Q: My question is if a female victim, age 17-18, had a penetrating wound to the far left side of the abdomen just below the ribs, extending 2-3 inches max into the body, what organs if any would be hit and would there be any internal bleeding (if so what major arteries/veins)? The weapon is a barbed crossbow bolt that prevents manual removal. And for the internal bleeding would cauterization be possible without lasting effects? Also, what would be the estimated recovery time for this injury (victim able to walk without assistance)?
Rachel from TN
A: There are many possibilities and in fact there are hundreds of possible outcomes here. In the left upper quadrant of the abdomen the most likely structures that would be impacted would be the spleen, the pancreas, and the bowel. It is possible that an object that only embedded two or 3 inches into the body would not strike any organs but would rather be more or less a flesh wound. In this case she would be fine and able to do anything with some pain in the area of course. The only real danger here would be an infection in the wound but this would take many days to develop and many more days to become a true medical problem.
On the other hand the bolt could penetrate into the abdomen and this would be much more painful and there could be some bleeding within the abdomen which would cause a more or less diffuse pain throughout the abdomen which would be worse with movement, running, coughing, and almost any other activity. This pain would be sharp rather than a dull ache. Once again her life would not be in danger unless a secondary infection followed and she should be able to do most things though again with considerable discomfort.
If the spleen were punctured, they would be a great deal of internal bleeding and it could even be enough to cause her to slip into shock and die. Or she could simply lose a great deal of blood can be very weak and short of breath with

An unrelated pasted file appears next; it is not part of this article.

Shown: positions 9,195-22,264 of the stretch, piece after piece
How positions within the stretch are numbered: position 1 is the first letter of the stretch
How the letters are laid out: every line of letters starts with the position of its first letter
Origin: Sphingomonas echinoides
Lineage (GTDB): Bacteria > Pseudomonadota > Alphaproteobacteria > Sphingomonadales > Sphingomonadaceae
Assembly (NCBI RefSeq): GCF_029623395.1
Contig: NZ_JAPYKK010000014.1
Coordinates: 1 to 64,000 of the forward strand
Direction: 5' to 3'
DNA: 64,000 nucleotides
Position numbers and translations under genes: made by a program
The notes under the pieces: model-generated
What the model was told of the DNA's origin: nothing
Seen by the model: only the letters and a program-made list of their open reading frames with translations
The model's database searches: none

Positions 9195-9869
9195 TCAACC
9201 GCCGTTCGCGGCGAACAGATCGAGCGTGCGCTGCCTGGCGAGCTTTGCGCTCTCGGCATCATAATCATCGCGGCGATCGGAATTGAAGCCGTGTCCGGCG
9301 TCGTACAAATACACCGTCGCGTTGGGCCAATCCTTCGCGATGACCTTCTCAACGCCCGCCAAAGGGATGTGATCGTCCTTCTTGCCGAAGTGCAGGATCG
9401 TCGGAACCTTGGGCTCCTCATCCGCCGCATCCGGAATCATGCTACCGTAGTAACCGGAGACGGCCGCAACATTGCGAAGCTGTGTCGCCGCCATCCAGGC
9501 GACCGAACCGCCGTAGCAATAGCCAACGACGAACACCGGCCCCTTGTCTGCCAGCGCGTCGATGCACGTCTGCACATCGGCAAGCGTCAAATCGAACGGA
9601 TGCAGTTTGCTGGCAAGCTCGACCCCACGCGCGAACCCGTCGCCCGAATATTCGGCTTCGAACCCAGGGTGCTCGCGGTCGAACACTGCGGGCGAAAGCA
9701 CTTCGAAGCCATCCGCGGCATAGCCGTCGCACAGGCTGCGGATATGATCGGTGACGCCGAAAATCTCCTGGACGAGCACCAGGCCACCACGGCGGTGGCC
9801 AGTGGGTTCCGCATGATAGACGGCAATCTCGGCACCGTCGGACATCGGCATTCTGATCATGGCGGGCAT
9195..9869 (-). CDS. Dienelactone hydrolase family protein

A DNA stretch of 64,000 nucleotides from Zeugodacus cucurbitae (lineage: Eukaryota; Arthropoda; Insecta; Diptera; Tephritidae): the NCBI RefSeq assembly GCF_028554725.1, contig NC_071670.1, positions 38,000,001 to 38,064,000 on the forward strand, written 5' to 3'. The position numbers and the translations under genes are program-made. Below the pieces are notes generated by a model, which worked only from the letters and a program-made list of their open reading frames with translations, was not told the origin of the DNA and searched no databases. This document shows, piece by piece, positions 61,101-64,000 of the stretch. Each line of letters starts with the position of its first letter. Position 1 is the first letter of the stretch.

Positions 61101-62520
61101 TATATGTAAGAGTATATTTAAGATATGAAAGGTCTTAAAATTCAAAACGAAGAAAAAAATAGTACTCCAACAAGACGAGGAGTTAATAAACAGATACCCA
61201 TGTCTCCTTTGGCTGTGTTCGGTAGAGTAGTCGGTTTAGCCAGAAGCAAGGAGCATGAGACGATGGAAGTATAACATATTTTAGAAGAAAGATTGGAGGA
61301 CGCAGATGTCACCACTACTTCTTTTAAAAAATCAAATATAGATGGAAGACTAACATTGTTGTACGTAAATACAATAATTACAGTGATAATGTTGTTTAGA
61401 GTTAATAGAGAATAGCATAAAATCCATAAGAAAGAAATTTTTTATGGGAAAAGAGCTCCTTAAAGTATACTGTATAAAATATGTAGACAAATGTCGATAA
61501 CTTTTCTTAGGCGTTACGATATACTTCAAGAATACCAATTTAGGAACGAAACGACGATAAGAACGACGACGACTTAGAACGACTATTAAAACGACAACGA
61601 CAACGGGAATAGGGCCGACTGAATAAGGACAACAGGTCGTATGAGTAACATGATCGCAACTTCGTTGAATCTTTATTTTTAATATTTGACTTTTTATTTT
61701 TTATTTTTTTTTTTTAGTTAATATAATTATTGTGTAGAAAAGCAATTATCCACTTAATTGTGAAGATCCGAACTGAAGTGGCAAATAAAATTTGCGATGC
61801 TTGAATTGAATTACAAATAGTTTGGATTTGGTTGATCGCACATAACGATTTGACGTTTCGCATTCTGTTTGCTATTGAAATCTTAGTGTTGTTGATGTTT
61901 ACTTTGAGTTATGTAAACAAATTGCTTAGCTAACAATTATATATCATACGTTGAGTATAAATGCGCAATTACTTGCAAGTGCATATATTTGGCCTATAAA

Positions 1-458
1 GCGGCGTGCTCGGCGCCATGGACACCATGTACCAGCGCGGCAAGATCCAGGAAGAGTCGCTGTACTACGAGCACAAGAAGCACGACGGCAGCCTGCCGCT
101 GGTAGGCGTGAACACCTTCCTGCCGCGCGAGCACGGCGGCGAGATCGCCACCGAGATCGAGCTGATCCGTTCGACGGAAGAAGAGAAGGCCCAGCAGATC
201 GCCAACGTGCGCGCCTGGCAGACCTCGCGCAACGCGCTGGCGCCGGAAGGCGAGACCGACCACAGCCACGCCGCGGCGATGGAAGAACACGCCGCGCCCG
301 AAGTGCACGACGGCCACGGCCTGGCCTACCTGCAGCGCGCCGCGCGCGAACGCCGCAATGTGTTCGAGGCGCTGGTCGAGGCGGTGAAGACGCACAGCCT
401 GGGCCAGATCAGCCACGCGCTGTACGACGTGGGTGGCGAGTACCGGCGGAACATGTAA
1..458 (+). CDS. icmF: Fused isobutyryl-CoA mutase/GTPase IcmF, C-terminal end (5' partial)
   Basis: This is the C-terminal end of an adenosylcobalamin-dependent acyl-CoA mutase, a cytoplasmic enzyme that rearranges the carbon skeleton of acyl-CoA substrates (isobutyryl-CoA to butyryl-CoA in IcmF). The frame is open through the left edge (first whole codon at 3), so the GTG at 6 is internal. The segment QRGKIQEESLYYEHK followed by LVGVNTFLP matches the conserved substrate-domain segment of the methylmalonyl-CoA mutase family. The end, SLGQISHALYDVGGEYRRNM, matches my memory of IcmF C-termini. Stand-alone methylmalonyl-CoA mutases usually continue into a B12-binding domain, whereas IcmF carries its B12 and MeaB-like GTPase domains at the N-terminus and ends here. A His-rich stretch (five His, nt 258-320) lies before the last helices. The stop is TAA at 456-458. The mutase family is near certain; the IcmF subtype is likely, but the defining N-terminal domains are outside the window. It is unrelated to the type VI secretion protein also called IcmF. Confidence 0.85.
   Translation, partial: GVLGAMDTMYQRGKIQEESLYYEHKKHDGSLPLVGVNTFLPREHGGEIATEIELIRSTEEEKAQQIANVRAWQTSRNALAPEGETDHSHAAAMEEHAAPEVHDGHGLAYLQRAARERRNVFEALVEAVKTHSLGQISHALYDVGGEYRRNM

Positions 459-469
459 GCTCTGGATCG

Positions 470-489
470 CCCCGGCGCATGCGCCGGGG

any activity but survived. Here the bleeding could stop as the wound in the spleen clotted and she could recover without any major intervention. Again if no infection followed.
If she punctured a pancreas then the pancreatic digestive juices would be released in the abdomen and cause what we call peritonitis – the inflammation of the lining of the abdomen. This would be extremely painful with almost any movement are activity and this discomfort would be spread throughout the abdomen. Here a secondary infection is
very high. Would she be able to do most things? Probably but this would be even more painful than the injuries described above.
If the bolt penetrated a bowel then the leakage of bowel contents in the abdomen would cause an infected peritonitis. This would be extremely painful and deadly without fairly quick surgical intervention. The bowel contents are loaded with nasty bacteria and once they entered the abdominal cavity they would begin to grow and inflame the peritoneum,
causing a severe infectious peritonitis. Here the pain would be worse but she could still move around and do things if she were tough. Within a couple of days the infection would be severe and she would have high fevers, chills, severe abdominal pain, and would ultimately slip in the shock and die from what we call septicemia – an infection in the bloodstream.
Cautery is simply the burning of the tissues and really has no place here as it causes more damage than help. The reason is that with a bolt such as this weapon there would be very little external bleeding in the cautery he could only be used to control that. It could do nothing for the internal bleeding. To control any external bleeding simply applying pressure with a towel, the piece of clothing, wadded up paper, or anything she had handy would stop the external bleeding.